Common iPhone Issues：
While lots of things can go wrong with your iPhone, the two most common repairs are batteries and screens, according to iFixit.
"Based on Apple's projected life span, you can expect the battery in your iPhone to lose 20% of its charge capacity within two years," explains Kay-Kay Clapp,
iFixit's community and outreach manager. "Most of us upgrade our phones when our battery starts underperforming because we don't realize how easy replacing it can be."
And screens, which can easily break with a fall to the floor, are also simpler to replace than they seem.
"This used to be a tricky and time-consuming DIY — but starting with the iPhone 5,
Apple designed the display to come off first and that has dramatically simplified the repair," Clapp says.
The trick is you need the right tools (you'll notice your iPhone only has two visible screws,
and neither fit a standard screwdriver) and good instructions, since Apple provides none.
One thing you can't usually fix is serious water damage. While your old-model iPhone may survive a splash, dropping it in the pool is another thing entirely.
"Oftentimes water damage causes corrosion, which damages the components in your phone," Clapp notes.
Though conventional wisdom says a bag of rice saves waterlogged electronics by absorbing the liquid, it can't cure corrosion.
Cost To fix iPhone：
You know what a new iPhone costs: The latest model starts at $649 and goes up from there.
But many repairs, no matter where you get them done, cost less than that.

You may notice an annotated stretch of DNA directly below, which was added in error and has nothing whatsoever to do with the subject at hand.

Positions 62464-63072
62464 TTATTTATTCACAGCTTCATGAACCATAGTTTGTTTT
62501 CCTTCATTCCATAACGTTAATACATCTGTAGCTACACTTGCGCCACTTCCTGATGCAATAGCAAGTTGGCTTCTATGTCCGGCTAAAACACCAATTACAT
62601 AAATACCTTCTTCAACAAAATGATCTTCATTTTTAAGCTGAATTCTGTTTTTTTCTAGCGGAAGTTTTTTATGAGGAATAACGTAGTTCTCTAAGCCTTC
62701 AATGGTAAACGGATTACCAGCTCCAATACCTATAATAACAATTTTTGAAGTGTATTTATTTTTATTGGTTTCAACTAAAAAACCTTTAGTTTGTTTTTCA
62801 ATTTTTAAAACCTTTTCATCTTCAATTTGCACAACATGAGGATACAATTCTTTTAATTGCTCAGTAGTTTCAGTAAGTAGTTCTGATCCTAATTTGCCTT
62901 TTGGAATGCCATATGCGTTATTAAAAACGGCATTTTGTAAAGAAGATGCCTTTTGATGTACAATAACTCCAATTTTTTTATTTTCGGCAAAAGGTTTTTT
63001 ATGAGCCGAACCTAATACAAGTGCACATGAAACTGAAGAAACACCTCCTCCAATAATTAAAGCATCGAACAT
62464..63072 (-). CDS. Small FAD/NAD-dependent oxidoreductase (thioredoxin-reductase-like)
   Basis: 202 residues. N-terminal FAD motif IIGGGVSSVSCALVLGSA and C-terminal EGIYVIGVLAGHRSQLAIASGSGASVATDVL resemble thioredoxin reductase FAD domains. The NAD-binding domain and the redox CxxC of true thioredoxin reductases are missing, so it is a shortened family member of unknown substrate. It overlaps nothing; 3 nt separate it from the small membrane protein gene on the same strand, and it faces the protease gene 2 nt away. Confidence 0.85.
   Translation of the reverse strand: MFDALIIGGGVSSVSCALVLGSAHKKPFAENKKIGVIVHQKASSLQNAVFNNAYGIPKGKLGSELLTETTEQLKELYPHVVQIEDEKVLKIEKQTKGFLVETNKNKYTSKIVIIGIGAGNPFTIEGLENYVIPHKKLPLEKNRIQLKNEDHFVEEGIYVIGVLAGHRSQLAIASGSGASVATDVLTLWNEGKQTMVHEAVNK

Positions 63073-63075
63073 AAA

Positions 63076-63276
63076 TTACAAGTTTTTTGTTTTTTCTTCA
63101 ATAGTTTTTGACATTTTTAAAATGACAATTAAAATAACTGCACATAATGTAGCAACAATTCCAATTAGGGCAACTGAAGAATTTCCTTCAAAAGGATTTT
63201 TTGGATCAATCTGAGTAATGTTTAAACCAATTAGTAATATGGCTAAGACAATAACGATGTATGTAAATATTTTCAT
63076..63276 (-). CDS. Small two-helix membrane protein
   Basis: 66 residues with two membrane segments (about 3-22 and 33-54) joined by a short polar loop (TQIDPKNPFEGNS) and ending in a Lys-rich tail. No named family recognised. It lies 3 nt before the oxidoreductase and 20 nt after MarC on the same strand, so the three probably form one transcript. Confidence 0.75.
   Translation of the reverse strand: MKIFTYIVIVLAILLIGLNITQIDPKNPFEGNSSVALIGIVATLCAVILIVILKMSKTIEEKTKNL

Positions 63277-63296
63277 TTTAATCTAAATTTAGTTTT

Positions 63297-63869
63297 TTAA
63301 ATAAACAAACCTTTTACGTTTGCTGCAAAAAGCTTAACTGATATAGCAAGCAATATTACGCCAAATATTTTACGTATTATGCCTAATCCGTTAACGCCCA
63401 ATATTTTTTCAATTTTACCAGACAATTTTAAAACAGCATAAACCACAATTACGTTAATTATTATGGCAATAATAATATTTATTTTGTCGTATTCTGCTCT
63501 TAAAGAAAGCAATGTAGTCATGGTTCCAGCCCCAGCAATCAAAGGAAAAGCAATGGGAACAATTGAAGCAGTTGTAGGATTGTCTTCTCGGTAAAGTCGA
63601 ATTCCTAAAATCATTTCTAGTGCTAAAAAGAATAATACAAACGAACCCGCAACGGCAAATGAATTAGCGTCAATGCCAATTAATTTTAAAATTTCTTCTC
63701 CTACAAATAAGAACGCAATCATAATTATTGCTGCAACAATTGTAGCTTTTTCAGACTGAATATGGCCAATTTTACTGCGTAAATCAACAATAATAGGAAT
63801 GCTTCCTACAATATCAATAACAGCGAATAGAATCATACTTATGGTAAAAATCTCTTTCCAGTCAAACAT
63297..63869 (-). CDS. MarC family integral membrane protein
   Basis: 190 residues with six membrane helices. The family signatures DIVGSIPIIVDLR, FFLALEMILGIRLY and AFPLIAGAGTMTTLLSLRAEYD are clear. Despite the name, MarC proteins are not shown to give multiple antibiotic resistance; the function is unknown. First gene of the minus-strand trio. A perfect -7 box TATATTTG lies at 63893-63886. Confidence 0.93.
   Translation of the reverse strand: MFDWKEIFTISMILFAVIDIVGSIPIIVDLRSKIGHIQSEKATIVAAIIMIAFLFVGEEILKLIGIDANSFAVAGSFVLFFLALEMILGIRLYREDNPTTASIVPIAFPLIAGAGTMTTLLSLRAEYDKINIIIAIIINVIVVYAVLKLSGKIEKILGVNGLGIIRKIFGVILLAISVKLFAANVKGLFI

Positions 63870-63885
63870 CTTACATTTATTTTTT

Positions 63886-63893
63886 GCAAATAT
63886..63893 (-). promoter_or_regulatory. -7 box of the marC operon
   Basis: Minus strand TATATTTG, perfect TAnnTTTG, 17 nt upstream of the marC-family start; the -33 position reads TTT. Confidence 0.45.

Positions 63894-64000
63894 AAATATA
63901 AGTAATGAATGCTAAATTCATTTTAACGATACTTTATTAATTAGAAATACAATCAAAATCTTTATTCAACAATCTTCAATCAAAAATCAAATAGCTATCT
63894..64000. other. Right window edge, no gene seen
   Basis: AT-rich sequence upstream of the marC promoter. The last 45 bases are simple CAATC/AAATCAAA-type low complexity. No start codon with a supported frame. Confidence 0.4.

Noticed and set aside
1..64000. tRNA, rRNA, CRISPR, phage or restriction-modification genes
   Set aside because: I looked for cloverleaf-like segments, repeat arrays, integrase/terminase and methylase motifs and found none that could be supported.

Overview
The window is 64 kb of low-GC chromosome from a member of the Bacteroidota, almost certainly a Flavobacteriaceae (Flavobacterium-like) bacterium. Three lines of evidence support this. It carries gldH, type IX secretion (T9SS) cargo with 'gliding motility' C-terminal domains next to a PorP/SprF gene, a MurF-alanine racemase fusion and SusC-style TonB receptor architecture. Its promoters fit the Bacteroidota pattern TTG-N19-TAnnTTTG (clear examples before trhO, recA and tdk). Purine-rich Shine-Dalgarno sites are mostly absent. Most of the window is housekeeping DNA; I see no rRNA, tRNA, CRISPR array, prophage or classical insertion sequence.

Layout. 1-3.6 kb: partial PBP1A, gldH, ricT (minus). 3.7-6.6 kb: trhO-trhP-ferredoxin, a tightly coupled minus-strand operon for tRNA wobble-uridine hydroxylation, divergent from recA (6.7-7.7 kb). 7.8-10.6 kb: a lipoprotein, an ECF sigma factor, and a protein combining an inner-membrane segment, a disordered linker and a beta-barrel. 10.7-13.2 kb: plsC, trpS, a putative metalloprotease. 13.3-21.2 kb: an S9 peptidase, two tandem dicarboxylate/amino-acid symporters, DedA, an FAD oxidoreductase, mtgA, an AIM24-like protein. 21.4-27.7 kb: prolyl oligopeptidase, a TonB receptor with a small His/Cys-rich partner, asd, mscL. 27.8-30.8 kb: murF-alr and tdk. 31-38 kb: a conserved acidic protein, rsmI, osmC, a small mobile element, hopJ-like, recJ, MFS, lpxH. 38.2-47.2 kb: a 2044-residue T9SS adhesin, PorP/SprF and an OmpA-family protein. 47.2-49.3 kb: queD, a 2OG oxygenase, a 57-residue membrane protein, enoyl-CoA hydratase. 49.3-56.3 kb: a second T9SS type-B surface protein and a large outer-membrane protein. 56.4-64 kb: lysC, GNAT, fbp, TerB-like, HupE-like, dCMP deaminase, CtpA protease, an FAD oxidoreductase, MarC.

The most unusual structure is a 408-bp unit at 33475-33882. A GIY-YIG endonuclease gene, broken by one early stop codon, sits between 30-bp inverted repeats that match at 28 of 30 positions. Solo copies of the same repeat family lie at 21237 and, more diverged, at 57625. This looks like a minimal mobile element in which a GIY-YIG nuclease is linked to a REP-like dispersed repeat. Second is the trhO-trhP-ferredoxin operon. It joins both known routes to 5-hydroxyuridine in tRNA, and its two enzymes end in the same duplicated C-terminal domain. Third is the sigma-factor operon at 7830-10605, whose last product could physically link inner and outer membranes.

Let's do a rundown of the prices for the most common iPhone 6s fixes; we expect the repair costs for the iPhone 7 to match.
(Note that older models usually cost less, and larger screens typically cost more.)
For broken screens:
With Apple's extended warranty program, AppleCare+ ($129), you'll pay $29 to replace the screen.
Apple will replace your iPhone screen without a warranty for $129.
Replace the screen yourself with an all-new screen for $149.95 (which includes tools).
Prices at local repair shops can vary widely. Expect to pay anywhere from $100 to $250 to replace a screen.
For faulty batteries:
If your phone is still under warranty or AppleCare+, and the battery is at less than 80% of its original capacity,
Apple will replace the battery for free.
Replace the battery yourself for $44.95 (with tools).
Local repair shops, again, can vary, but expect to spend around $70.
Apple will replace your iPhone battery for $79 if you don't have a warranty.
In short, unless you're having very serious issues, the cheapest route is almost never going to be replacing your phone; repairing it is likely to cost less.
Even if you're uncertain of your DIY skills, even paying Apple for common repairs without a warranty is still more economical than buying a new phone outright.
If you're using a malfunctioning phone as an excuse to buy the latest model,
then by all means, don't let us stop you — but if you're looking to save cash, investigate repairing it rather than replacing it